They are only about the size of your fist, yet they are crucial to your body’s performance. Kidneys work as filters to eliminate waste from the body, but they also control our blood pressure and assist in the production of red blood cells. For those with chronic kidney disease, effective management is vital to prevent progression to kidney failure.
There are a number of contributing factors to kidney disease, most notably:
- High blood pressure
- Recurring kidney infections
- Diabetes (either type 1 or 2)
- Inflammation of the glomeruli, or kidney filtering units
- Obstruction of the urinary tract over an extended period of time
- Family history
- Increased age
- Irregular structure of the kidneys
- Those of African-American, Asian-American, or Native American descent
Kidney disease symptoms include:
- Sleeping or eating difficulties
- A decline in mental acuity
- Muscle cramps and/or twitching
- Swollen ankles and/or feet
- Persistent itching
- Shortness of breath and/or chest pain
Fortunately, there are a number of steps that people with a chronic disease, like CKD, and their caregivers, can take in order to keep the disease under control.
- Manage blood pressure. A typical healthy blood pressure goal is less than 140/99 mm Hg. A doctor can construct an approach to make sure blood pressure levels stay inside of the recommended range, which might consist of reducing sodium and making other dietary changes, increasing exercise levels, stopping smoking, and getting sufficient quantities of sleep.
- Keep up with checkups. Your physician will want to monitor kidney disease on a continuous basis, tracking any changes to functioning and assessing for any damage, since kidney disease is likely to advance over time. The goal will be to make sure GFR (glomerular filtration rate) and urine albumin levels both remain steady. Individuals with kidney disease can help by adhering to the suggested testing schedule, checking blood pressure levels at home, and tracking/reporting any observable symptoms or changes noticed.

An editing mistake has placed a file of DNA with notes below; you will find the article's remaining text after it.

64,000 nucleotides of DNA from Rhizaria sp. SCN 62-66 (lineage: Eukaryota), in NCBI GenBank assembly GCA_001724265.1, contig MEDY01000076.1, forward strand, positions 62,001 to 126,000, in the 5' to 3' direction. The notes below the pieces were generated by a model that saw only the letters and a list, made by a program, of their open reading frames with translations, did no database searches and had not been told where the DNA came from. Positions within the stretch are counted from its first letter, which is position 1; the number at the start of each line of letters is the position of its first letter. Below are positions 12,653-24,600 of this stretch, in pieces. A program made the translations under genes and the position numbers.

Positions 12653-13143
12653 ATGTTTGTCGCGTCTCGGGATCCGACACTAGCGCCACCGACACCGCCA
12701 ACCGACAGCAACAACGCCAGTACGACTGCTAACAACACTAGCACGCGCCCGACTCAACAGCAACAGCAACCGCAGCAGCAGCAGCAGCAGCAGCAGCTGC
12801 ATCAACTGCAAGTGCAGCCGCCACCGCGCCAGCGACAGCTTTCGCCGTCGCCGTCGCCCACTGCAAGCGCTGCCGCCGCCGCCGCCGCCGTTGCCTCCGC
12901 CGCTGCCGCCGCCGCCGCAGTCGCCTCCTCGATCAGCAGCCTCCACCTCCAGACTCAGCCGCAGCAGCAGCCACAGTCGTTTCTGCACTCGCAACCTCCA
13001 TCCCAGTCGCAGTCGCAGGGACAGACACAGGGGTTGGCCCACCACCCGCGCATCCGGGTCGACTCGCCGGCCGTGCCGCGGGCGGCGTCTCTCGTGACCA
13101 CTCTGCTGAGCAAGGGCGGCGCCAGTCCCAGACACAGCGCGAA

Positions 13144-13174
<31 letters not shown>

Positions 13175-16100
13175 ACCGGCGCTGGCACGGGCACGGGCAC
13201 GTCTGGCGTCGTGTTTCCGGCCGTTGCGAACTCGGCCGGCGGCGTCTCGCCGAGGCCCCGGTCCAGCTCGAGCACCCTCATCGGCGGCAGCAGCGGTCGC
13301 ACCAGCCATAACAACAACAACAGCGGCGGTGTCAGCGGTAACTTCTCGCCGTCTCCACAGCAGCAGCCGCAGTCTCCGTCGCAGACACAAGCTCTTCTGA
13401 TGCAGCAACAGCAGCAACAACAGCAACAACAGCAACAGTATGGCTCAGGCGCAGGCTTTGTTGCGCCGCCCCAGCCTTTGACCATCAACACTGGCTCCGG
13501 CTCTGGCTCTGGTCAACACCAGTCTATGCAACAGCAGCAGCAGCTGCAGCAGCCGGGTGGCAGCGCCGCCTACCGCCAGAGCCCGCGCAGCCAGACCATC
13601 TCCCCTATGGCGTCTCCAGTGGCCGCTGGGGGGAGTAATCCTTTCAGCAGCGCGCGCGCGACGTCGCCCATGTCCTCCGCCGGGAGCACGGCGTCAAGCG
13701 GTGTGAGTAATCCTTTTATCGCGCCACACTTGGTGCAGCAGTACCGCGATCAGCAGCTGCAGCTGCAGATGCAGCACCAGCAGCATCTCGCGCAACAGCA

- Manage medications properly. Taking prescriptions precisely as directed is important, as meds and dosage levels will change as the disease advances. It’s equally important to be aware that a number of over-the-counter medications are not recommended for people with kidney disease, as they can result in further kidney damage, including NSAIDs such as ibuprofen and naproxen. Check with the doctor for information.
- Make recommended changes in lifestyle. Seek advice from a nutritionist to formulate a diet designed to take care of your kidneys, and ask your doctor to recommend an appropriate exercise regimen to ensure you stay in shape. And don’t forget your mental health. A chronic condition like kidney disease may lead to an unhealthy level of stress, which may bring about depression if left untreated.
The knowledgeable care team at Grace Home Care, the Topeka dementia care experts, can help those diagnosed with kidney disease improve health outcomes in a number of ways, including providing accompanied transportation to doctor appointments, helping clients adhere to a medication schedule, shopping and nutritious meal preparation, and more. Contact us at 785-286-2273 to learn more about our high-quality home care services in Topeka and the surrounding areas!